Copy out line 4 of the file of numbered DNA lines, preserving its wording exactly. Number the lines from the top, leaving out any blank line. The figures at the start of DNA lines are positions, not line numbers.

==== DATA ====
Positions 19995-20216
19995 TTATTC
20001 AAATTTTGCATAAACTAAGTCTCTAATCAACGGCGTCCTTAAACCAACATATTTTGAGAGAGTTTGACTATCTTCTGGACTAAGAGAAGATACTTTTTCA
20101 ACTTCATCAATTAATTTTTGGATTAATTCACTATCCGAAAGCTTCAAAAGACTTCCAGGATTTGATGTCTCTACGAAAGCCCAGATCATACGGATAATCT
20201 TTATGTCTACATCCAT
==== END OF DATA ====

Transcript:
20101 ACTTCATCAATTAATTTTTGGATTAATTCACTATCCGAAAGCTTCAAAAGACTTCCAGGATTTGATGTCTCTACGAAAGCCCAGATCATACGGATAATCT